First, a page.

Capital employed includes shareholders' funds and long term liabilities. Figure B8 indicates that EasyJet's capital is rising, which indicates an expansion of EasyJet's size. Although the investment of EasyJet has been increasing, profit has been used for further expansion. Hence, large short term profit may not be generated from capital. The situation is reflected on the reduction on ROCE.
It also can be seen from Figure B8, return on equity has shown the same trend as that of profit. They both have increased till 2007 and then decreased sharply. Although the reduction of return on equity may due to the tax policy released in 2009 and increasing costs, which lead to a reduction on earnings after tax, it also partly result in the expansion of shareholders' funds (EasyJet, 2009). However, overall it shows a lack of ability to return profit for owners' investment.
Figure B9' shows that after 2005, assets turnover decreased and has been fluctuating around 1, which reflects a poor utilization of assets and less profit return on assets. However, this primarily because of the large bulk of airplane purchase plan during the next few years. As a result, the long term benefits may not be reflected in more than one year.
B.1.2 Low Cost strategy
Figure B10 shows increase both in sales revenue and number of employee, which indicates the expansion of company's size and growth of finance performance. This may probably base on the low cost strategy.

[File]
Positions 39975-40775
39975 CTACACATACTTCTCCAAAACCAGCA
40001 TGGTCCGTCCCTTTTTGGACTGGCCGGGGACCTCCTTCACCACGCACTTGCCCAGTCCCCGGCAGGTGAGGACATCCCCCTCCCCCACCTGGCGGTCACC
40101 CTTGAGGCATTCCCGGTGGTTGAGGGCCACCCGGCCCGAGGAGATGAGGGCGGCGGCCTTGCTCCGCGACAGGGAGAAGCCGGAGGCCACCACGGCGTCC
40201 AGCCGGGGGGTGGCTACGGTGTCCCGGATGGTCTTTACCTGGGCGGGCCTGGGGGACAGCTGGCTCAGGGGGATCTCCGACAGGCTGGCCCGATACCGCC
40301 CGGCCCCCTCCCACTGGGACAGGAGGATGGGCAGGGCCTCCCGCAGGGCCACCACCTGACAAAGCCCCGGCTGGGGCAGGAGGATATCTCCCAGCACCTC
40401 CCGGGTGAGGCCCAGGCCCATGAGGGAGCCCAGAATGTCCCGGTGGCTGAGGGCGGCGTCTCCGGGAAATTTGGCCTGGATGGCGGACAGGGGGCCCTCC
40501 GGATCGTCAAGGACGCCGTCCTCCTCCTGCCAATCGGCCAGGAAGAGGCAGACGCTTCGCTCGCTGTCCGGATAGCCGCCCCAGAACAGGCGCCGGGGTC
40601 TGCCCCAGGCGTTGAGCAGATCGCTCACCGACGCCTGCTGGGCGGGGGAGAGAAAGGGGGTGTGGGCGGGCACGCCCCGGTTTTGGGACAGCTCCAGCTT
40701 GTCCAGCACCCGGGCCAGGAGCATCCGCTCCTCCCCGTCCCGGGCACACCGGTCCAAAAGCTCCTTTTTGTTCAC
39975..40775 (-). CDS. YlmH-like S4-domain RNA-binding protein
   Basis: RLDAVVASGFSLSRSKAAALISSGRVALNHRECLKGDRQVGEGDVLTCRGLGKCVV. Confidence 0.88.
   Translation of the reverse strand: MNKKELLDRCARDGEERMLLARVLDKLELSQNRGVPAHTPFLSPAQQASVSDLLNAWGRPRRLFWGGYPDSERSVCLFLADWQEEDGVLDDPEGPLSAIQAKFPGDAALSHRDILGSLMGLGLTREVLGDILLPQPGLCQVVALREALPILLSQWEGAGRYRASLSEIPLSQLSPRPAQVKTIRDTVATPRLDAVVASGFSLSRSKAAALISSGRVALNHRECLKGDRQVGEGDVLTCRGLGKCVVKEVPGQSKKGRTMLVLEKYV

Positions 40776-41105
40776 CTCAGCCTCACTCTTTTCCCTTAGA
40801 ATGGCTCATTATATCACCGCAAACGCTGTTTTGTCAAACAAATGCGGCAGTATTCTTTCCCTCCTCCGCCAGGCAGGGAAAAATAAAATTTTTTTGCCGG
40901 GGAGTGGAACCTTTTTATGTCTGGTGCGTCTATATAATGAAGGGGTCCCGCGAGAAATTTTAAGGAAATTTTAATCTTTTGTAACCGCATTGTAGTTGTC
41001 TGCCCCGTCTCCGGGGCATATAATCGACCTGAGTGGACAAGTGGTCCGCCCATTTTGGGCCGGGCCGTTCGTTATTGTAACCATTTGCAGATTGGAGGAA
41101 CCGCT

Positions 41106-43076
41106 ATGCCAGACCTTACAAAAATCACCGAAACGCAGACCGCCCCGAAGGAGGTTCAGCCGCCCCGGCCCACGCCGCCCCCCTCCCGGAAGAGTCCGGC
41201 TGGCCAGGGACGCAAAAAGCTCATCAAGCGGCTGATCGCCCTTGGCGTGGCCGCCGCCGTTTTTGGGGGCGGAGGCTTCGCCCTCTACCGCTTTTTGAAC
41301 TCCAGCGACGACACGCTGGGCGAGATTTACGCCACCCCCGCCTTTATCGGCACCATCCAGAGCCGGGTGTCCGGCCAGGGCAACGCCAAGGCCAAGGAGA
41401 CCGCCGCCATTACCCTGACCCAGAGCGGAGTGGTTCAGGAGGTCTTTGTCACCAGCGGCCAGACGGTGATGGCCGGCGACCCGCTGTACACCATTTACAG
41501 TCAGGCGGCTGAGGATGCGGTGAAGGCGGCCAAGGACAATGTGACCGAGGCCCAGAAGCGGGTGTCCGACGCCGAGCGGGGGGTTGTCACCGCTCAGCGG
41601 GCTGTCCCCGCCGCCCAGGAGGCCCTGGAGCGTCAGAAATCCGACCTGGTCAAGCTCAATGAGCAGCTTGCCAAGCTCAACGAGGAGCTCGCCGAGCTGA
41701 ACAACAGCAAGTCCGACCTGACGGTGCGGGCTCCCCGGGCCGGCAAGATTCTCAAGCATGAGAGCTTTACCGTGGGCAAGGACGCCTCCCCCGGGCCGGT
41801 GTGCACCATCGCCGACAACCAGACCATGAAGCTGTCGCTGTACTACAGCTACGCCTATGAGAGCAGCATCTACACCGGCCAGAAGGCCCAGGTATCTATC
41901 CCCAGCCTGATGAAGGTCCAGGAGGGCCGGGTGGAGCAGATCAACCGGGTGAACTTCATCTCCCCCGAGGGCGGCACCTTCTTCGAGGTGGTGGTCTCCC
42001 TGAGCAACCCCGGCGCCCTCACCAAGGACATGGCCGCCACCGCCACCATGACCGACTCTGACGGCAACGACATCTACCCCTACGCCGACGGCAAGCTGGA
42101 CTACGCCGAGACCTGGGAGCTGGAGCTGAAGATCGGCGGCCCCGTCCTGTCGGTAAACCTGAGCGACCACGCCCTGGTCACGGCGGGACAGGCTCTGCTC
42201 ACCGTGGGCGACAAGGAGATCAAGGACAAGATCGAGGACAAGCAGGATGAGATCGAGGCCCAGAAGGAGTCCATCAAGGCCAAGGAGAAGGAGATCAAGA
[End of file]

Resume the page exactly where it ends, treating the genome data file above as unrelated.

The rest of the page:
According to low cost strategy, EasyJet offer more frequencies on flight and larger capacities than other companies, thus lead to an increase in passenger flown as well as efficiency in airplane utilities. Aiming to enlarge its market, EasyJet has lunched more airports and increase its route length to various European destinations which result in a raise in cost, especially fuel cost. As a result, it can be seen from Figure B11' that a sharp rise of cost per passenger has increased since 2007.
B.2 Compare EasyJet with Jet2 and Ryanair
In order to discuss investment risky of EasyJet, this part of the report will compare EasyJet with Jet2 and Ryanair, both of which also adopt low cost strategy as EasyJet.
B.2.1 Differences and Similarities in Balance Sheets
Apparently from Appendix 1, Appendix 2 ad Appendix 3, EasyJet shows a significant higher increase rate of total assets, liabilities and capital employed, which indicate a rapid expansion of company's size. Ryanair also shows a slightly development of the company. By contrast, although Jet2 experienced an increase in total assets, the total liabilities has reduced, mainly due to the decline of non-current assets.